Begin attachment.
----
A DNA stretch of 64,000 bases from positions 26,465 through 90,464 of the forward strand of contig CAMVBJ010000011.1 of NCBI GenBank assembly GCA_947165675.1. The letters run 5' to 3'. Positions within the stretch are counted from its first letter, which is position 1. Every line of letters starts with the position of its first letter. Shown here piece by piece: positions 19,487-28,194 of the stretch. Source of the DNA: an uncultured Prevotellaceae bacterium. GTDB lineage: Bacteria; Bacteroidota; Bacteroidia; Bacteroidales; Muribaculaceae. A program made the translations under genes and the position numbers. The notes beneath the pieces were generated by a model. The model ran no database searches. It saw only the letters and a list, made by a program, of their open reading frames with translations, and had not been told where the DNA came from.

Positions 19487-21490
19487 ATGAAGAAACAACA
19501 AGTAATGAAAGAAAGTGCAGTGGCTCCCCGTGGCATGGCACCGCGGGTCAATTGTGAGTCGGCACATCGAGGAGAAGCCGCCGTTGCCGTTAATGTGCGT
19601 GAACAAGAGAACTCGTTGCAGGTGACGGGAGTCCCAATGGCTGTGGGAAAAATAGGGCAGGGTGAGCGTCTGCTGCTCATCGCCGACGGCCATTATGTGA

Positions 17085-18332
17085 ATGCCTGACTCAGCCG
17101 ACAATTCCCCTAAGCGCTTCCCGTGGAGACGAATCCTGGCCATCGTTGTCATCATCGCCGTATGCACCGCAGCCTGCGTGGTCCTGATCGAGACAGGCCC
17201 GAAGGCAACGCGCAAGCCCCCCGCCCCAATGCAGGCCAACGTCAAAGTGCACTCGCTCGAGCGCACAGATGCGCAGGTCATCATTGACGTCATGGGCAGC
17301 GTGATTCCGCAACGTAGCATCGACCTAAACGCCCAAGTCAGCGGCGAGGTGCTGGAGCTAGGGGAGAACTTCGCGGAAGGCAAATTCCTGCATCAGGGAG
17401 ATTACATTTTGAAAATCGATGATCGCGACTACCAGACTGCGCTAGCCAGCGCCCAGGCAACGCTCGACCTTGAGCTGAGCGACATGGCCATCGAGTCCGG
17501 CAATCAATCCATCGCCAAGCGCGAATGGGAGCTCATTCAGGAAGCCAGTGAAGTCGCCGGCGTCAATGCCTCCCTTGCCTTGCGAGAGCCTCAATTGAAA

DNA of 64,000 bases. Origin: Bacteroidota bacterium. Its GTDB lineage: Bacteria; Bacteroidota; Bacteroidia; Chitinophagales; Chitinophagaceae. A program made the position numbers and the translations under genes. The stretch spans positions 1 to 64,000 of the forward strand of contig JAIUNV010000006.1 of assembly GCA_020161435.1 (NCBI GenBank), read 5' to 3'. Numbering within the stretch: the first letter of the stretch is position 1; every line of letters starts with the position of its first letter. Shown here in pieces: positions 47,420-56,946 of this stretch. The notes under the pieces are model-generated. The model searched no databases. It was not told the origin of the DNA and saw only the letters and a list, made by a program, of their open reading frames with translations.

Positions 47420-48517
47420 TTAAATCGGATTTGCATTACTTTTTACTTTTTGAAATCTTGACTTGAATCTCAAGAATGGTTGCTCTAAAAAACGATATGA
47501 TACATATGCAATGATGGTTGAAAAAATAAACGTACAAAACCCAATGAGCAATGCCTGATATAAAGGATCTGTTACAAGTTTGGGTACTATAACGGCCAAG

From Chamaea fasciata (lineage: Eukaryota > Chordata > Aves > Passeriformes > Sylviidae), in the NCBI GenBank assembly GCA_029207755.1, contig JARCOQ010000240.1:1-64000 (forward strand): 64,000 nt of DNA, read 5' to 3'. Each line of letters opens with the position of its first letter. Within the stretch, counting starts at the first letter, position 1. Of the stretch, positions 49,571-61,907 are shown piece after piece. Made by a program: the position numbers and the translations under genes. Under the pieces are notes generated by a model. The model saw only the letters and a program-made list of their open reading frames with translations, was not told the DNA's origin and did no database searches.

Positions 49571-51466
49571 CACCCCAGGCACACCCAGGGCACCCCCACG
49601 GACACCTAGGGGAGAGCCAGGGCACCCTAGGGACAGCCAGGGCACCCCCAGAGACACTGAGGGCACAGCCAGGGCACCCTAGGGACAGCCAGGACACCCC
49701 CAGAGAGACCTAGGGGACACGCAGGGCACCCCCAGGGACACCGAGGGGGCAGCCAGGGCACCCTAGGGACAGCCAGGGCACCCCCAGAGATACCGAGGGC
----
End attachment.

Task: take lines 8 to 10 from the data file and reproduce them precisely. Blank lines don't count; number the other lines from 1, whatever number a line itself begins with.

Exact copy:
17101 ACAATTCCCCTAAGCGCTTCCCGTGGAGACGAATCCTGGCCATCGTTGTCATCATCGCCGTATGCACCGCAGCCTGCGTGGTCCTGATCGAGACAGGCCC
17201 GAAGGCAACGCGCAAGCCCCCCGCCCCAATGCAGGCCAACGTCAAAGTGCACTCGCTCGAGCGCACAGATGCGCAGGTCATCATTGACGTCATGGGCAGC
17301 GTGATTCCGCAACGTAGCATCGACCTAAACGCCCAAGTCAGCGGCGAGGTGCTGGAGCTAGGGGAGAACTTCGCGGAAGGCAAATTCCTGCATCAGGGAG